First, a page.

Similarly, we need to see that light, which emanates from the Quran and sunnah of the Prophet (peace be on him) and embrace that.

The etiquette of learning

With knowledge we need the right intention. We need effort and consistency. We need revision and authentication. We need a good clear source of knowledge. We do not acquire it from any book which seems nice, but through authenticate sources. We don’t authenticate knowledge by how it makes us feel. We have stringent rules when it comes to hadith and the sunnah of the Prophet  (peace be on him). We need to authenticate knowledge before we learn and spread it.

Secondly, with this knowledge of course, we need to a pure intention. Why we are seeking the knowledge? Scholars have written many books, since Abu Hanifa onwards. There is the book Adab al Aalim al Muta’alim, The Etiquettes of Knowledge Seekers and the Etiquettes of Scholars, by Ibn Jam’ah and Imam Nawawi.

Sometimes when we learn with no etiquette – one of our teachers used to say such knowledge is  like a wild horse. You cannot tame it without good character. You need good character to control this knowledge. Otherwise it will be against you not for you. It will take you to the wrong path.

I did come across real examples in life, not just through reading, of people who sought knowledge, not for the sake of knowledge, but for the sake of position, for a job, or whatever, and when they were tested they fell. May Allah keep us on the straight path and protect us from delusions.

Convey the message

When you practice what you’ve learnt, when you improve your character, then you still have one thing to do – you still have to pass on the message.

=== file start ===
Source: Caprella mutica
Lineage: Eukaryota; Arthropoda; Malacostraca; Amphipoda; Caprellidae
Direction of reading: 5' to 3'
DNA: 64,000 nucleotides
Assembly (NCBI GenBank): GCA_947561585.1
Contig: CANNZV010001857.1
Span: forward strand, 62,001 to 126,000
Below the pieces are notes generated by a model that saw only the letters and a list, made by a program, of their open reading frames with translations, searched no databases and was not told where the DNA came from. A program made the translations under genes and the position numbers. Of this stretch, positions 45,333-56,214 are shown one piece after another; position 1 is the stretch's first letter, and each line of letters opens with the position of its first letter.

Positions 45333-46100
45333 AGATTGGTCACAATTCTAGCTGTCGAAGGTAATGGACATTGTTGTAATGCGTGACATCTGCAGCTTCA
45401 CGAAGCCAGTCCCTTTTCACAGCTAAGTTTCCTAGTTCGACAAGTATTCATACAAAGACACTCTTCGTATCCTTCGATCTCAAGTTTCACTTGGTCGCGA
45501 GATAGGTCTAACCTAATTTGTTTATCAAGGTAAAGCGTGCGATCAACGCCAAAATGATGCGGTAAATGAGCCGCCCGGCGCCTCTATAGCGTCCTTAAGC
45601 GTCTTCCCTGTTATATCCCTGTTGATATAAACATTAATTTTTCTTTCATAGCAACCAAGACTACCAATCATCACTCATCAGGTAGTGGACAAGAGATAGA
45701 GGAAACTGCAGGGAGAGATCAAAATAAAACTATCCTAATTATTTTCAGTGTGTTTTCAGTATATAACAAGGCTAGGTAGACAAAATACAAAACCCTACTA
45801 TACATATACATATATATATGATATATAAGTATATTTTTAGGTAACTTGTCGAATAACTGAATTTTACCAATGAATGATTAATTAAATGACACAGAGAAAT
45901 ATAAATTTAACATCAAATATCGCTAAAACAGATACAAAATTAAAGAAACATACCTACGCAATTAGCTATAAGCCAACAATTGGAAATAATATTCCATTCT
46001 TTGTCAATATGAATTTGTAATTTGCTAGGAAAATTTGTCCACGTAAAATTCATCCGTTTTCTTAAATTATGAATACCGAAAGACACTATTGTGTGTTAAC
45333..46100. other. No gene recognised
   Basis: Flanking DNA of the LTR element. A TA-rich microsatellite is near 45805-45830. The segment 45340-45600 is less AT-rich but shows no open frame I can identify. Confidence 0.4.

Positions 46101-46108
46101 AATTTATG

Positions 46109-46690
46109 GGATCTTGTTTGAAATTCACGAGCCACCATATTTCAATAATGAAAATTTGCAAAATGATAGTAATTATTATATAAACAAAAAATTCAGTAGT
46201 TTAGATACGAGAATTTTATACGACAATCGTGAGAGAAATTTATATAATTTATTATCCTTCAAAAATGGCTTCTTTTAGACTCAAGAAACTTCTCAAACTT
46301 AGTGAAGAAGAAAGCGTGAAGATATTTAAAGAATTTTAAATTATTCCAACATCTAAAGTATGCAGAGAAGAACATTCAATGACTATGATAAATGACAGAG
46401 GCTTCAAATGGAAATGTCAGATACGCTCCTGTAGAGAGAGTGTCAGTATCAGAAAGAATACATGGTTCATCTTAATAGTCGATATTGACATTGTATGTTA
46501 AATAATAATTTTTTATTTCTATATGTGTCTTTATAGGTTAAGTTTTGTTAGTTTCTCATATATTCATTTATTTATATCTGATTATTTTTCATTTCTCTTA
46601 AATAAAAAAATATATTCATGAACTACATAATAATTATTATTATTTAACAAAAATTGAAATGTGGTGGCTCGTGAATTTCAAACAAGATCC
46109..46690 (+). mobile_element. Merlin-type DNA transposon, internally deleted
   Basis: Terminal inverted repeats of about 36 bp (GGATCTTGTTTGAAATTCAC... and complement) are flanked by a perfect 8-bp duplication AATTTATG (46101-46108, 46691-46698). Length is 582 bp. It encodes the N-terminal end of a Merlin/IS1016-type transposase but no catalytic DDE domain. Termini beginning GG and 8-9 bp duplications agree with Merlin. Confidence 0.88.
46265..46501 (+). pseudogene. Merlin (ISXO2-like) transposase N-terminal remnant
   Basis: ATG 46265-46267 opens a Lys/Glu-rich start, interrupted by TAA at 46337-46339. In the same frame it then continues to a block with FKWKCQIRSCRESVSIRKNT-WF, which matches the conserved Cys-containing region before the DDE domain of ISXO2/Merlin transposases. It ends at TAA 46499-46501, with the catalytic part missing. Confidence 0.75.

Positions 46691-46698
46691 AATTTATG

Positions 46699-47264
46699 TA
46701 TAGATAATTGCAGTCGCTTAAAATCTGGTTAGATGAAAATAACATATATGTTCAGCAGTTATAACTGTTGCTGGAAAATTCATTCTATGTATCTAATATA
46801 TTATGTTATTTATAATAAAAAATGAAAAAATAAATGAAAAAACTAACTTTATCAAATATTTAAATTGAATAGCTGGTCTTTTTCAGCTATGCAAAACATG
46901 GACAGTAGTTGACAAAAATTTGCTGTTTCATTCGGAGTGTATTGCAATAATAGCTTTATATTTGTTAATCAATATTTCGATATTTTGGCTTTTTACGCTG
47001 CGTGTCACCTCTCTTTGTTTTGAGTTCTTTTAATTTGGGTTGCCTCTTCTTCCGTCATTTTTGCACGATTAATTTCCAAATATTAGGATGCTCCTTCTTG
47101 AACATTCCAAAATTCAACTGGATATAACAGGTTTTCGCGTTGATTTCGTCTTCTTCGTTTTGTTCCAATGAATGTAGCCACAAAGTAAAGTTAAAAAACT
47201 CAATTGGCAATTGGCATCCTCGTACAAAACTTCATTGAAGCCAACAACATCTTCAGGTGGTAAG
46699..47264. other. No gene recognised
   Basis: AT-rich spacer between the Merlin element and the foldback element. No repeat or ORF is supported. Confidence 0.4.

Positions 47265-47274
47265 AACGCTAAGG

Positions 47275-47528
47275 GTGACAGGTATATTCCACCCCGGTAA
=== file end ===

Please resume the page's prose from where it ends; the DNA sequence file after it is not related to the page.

The Prophet (peace be on him), when he made the Farewell Hajj (pilgrimage), delivered his Last Sermon (Khutbah al Wada), in 3-4 different khutbahs (sermons) – one in Arafah, one in Mina and one in Muzdalifah. In that khutbah, which was the lengthiest and longest speech he delivered, as  narrated by Jabir bin Abdillah (may Allah be pleased with him) who memorised the Hajj speech, the Prophet (peace be on him) said:

Pass on the message, may Allah have mercy on you, pass on the message even if it’s only one verse. (Muslim)

This means everyone has to deliver and convey the message even if it’s just one verse. I usually say you don’t need to have a PhD in Shariah to convey the message, it’s enough to have good character and good understanding and this alone is a good way to convey the message. Even if it’s only verse.

Don’t feel that you are not qualified or that you don’t know enough. The best way to convey Islam is through good character and good understanding. Convey the message by being trustworthy, kind, nice, compassionate, truthful, helpful and supportive. Moreover, you have to have a soft heart, pure intention, and be willing to learn and improve, because this will help you reach your destination safely.